was service; the cheery words that he was speaking to these people were
service. And on his whole life he believed that this was stamped, that
he was devoted to God. So _there_ is the true idea of a Christian life,
that in all its aspects, attitudes, and acts it is to be a
manifestation, in visible form, of inward devotion to, and ownership
by, God. All our work may be worship, and we may 'pray without
ceasing,' though no supplications come from our lips, if our hearts are
in touch with Him and through our daily life we serve and honour Him.
God's priests never are far away from their altar, and never are
without, somewhat to offer, as long as they have the activities of
daily duty and the difficulties of daily conflict to bring to Him and
spread before Him.

II. So let me turn for a moment to some of the other aspects of these
words to which I have already referred, I find in them, next, the bold
confession which true religion requires.

Shipboard is a place where people find out one another very quickly.
Character cannot well be hid there. And such circumstances as Paul had
been in for the last fortnight, tossing up and down in _Adria_, with
Death looking over the bulwarks of the crazy ship every moment, were
certain to have brought out the inmost secrets of character. Paul durst
not have said to these people 'the God whose I am and whom I serve' if
he had not known that he had been living day by day a consistent and
godly life amongst them.

And so, I note, first of all, that this confession of individual and
personal relationship to God is incumbent on every Christian. We do not
need to be always brandishing it before people's faces. There is very
little fear of the average Christian of this day blundering on that
side. But we need, still less, to be always hiding it away. One hears a
great deal from certain quarters about a religion that does not need to
be vocal but shows what it is, without the necessity for words. Blessed
be God! there is such a religion, but you will generally find that the
people who have most of it are the people who are least tongue-tied
when opportunity arises; and that if they have been witnessing for God
in their quiet discharge of duty, with their hands instead of their
lips, they are quite as ready to witness with their lips when it is
fitting that they should do so. And surely, surely, if a man belongs to
God, and if his whole life is to be the manifestation of the ownership
that he recognises, that which specially reveals him - viz., his own
articulate speech - cannot be left out of his methods of manifestation.

I am afraid that there are a great many professing Christian people
nowadays who never, all their lives, have said to any one, 'The God
whose I am and whom I serve.' And I beseech you, dear brethren, suffer
this word of exhortation. To say so is a far more effectual, or at
least more powerful, means of appeal than any direct invitation to
share in the blessings. You may easily offend a man by saying to him,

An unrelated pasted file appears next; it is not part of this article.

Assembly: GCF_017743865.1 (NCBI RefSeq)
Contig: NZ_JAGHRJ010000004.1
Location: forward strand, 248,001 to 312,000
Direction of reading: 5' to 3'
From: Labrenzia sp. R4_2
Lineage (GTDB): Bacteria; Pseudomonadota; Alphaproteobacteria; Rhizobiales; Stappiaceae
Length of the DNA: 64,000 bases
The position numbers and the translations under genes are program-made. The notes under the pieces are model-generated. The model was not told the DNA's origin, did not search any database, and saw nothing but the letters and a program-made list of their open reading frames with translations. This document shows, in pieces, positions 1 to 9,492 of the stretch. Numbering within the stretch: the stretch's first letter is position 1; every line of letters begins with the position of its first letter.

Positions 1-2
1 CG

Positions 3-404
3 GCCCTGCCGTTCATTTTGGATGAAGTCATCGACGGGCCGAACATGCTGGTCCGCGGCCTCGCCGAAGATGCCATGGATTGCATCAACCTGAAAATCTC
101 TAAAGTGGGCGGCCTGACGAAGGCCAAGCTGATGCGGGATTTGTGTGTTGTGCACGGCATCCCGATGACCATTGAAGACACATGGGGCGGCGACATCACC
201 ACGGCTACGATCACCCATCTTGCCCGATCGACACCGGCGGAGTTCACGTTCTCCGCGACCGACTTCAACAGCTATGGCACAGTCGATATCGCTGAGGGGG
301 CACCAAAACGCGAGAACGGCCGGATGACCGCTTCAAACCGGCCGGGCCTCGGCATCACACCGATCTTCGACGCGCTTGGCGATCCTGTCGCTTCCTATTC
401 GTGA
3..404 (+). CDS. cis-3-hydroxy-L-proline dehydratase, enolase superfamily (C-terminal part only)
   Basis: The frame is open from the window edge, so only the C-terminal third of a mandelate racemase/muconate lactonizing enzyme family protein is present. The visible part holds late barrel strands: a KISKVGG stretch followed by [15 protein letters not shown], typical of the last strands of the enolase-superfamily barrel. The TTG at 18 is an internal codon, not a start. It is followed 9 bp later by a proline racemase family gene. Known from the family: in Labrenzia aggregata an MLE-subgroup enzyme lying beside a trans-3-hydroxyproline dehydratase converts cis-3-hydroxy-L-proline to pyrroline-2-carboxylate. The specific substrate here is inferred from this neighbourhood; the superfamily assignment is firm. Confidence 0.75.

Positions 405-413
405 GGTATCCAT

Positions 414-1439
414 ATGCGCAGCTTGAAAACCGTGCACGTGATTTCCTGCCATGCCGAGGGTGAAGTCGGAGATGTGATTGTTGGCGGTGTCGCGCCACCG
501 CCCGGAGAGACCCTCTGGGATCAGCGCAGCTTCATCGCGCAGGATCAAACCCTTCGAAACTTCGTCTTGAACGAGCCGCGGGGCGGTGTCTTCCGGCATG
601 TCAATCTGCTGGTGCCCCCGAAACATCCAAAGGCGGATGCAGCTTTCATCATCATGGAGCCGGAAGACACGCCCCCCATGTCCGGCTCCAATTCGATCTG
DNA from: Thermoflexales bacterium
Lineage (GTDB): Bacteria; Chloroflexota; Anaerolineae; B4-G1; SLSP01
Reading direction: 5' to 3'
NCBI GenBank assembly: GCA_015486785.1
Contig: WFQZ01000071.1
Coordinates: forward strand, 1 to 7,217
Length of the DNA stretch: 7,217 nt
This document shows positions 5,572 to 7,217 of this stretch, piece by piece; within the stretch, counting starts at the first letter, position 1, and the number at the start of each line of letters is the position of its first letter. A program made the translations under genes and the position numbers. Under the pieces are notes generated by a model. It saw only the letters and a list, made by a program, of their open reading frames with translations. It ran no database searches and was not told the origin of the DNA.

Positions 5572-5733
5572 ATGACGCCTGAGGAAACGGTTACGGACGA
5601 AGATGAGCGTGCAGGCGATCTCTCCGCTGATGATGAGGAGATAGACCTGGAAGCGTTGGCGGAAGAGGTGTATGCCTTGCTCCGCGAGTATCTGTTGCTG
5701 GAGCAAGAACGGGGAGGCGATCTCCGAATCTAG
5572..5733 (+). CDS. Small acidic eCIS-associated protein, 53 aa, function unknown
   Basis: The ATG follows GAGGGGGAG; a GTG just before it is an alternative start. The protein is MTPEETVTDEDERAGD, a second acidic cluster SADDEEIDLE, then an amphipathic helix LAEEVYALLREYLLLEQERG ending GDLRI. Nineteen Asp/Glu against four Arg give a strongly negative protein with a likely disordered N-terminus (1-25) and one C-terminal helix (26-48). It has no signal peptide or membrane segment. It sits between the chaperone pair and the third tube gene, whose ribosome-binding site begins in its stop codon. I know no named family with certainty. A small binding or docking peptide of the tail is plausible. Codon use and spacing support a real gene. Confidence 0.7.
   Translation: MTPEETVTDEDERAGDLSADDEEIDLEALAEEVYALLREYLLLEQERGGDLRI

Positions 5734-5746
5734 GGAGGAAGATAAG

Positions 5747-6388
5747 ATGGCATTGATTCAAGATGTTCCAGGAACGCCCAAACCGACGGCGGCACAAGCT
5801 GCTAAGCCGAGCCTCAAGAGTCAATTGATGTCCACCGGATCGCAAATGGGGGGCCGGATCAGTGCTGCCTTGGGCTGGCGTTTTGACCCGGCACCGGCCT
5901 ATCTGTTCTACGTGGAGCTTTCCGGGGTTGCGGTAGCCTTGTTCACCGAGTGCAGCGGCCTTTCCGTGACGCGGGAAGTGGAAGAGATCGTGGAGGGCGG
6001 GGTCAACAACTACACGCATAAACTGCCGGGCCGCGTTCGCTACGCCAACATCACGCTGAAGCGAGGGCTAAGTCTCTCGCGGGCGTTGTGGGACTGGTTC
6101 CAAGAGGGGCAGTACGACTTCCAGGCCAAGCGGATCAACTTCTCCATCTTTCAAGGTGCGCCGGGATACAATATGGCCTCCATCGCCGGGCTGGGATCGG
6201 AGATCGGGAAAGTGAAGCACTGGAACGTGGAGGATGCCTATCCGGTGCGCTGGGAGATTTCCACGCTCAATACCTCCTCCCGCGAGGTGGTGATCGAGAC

'Won't you be a Christian too?' But it is hard to offend if you simply
say that you are a Christian. The statement of personal experience is
more powerful by far than all argumentation or eloquence or pleading
appeals. We do more when we say, 'That which we have tasted and felt
and handled of the Word of Life, declare we unto you,' than by any
other means.

Only remember that the avowal must be backed up by a life, as Paul's
was backed up on board that vessel. For unless it is so, the profession
does far more harm than good. There are always keen critics round us,
especially if we say that we are Christians. There were keen critics on
board that ship. Do you think that these Roman soldiers, and the other
prisoners, would not have smiled contemptuously at Paul, if this had
been the first time that they had any reason to suppose that he was at
all different from them? They would have said, 'The God whose _you_ are
and whom _you_ serve? Why, you are just the same sort of man as if you
worshipped Jupiter like the rest of us!' And that is what the world has
a right to say to Christian people. The clearer our profession, the
holier must be our lives.

III. Last of all, I find in these words the calmness and security which
true religion secures.

The story, as I have already glanced at it in my introductory remarks,
brings out very wonderfully and very beautifully Paul's promptitude,
his calmness in danger, his absolute certainty of safety, and his
unselfish thoughtfulness about his companions in peril. And all these
things were the direct results of his entire surrender to God, and of
the consistency of his daily life. It needed the angel in the vision to
assure him that his life would be spared. But whether the angel had
ever come or not, and though death had been close at his hand, the
serenity and the peaceful assurance of safety which come out so
beautifully in the story would have been there all the same. The man
who can say 'I belong to God' does not need to trouble himself about
dangers. He will have to exercise his common sense, as the Apostle
shows us; he will have to use all the means that are in his power for
the accomplishment of ends that he knows to be right and legitimate.
But having done all that, he can say, 'I belong to Him,' it is His
business to look after His own property. He is not going to hold His
possessions with such a slack hand as that they shall slip between His
fingers, and be lost in the mire. 'Thou wilt not lose the souls that
are Thine in the grave, neither wilt Thou suffer the man whom Thou
lovest to see corruption.' God keeps His treasures, and the surer we
are that He is able to keep them unto that day, the calmer we may be in
all our trouble.

And the safety that followed was also the direct result of the
relationship of mutual possession and love established between God and
the Apostle. We do not know to which of the two groups of the
shipwrecked Paul belonged; whether he could swim or whether he had to
hold on to some bit of floating wreckage or other, and so got 'safe to
land.' But whichever way it was, it was neither his swimming nor the
spar to which, perhaps, he clung, that landed him safe on shore. It was